The Abdul Raouf Khalil Museum opens its doors on Thursday to the public with an assortment of heritage and artistic activities to take them to an open space of antiquity, originality, pleasure and art, in the oldest five quarters of Jeddah.
Jeddah’s Ramadan Nights is one of the events organized by the city’s residents to revive the past and remind younger generations about the life of their ancestors, their urban heritage, and social and religious traditions, under the supervision of the Ministry of Culture and the General Authority for Entertainment.
The festival, which is hosted by the Abdul Raouf Khalil Museum – one of Saudi Arabia’s prominent and most beautiful museums and tourist attractions - simulates the life aspects of the oldest five quarters in Jeddah, Bab Makkah, Al-Mazloum, Al-Bahr, Al-Sham, and Al-Yaman, with their social customs and traditions.
As you cross the gate of the Museum Square, your journey into history begins, where Walid Diab, a resident of the town, welcomes you with Saudi coffee, and the most famous Hijazi greetings. The alleys of Bab al-Makkah quarter take you to Al-Sham and Al-Mazloum neighborhoods, where you will find many productive families offering beautiful handicrafts.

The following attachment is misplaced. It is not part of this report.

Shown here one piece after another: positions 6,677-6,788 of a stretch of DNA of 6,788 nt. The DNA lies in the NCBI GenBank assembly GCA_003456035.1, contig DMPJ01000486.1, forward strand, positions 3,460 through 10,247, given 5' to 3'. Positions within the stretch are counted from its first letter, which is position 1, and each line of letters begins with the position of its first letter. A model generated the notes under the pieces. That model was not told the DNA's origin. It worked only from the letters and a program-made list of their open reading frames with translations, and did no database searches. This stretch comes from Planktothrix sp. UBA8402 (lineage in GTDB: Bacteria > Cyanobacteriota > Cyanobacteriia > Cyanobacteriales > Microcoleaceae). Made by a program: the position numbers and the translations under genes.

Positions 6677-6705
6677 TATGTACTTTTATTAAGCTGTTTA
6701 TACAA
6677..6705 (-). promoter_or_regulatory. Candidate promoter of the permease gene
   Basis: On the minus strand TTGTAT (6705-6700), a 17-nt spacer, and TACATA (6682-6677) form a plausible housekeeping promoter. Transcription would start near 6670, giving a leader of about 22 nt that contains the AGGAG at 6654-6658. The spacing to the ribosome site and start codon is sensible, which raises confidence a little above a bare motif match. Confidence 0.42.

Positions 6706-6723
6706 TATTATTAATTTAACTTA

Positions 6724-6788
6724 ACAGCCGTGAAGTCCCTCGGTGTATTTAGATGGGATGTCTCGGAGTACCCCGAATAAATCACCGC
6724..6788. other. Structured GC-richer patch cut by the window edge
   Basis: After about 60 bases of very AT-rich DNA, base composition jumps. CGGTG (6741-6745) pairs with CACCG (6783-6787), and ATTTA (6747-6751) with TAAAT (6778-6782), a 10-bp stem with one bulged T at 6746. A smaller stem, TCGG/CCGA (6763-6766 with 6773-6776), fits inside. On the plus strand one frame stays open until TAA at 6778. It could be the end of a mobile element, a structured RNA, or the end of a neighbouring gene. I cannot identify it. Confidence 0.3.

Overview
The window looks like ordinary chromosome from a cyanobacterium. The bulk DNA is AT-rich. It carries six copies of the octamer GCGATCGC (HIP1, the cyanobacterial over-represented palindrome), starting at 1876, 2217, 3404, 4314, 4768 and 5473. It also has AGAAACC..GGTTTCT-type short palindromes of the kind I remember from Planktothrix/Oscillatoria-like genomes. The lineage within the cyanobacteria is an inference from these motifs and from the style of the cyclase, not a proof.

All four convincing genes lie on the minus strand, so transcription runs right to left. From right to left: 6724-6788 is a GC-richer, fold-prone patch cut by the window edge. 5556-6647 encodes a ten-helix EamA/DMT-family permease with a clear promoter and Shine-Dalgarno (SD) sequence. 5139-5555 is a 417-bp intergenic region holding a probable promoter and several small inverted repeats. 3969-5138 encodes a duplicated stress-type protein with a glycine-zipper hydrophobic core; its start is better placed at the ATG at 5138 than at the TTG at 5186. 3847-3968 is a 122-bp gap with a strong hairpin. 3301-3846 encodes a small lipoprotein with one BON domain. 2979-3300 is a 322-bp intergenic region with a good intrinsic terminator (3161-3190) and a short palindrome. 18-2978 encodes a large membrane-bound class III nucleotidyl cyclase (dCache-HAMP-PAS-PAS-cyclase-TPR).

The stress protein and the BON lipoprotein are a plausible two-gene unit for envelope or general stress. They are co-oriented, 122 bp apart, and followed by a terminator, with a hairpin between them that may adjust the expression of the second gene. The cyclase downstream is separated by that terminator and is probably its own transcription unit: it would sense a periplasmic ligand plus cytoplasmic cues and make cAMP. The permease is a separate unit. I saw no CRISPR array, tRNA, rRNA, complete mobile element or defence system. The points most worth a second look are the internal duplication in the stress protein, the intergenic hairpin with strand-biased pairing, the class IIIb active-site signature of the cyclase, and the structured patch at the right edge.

Then the road leads you to Al-Bahr and Yemen quarters, with all their famous food and Hijazi drinks.
Visitors in this area get to know Al-Masharati, who used to wander with his drum to wake the sleepers on the nights of Ramadan, to remind them of the time of Suhoor.
You will also meet the iconic Hakawati (the storyteller), who is embodied by Ahmed Al-Sayyad, a local resident.
“He is that talented man, who is skilled in the art of telling stories, tales, and legends that are passed down through generations; People would gather around him to listen to his anecdotes… But after television invaded our society… this social phenomenon gradually disappeared,” Al-Sayyad tells Asharq Al-Awsat.
From “the storyteller” to “Faraqna,” the man who sells clothes, kohl, combs, cosmetics, and sometimes sweets to children…
During the Ramadan Nights of Jeddah, the visitors will also get to know some of the occupations that were famous in this particular region, including coppersmiths, fishermen, and also sailors who used to go on long trips to extract pearls from the depths of the sea.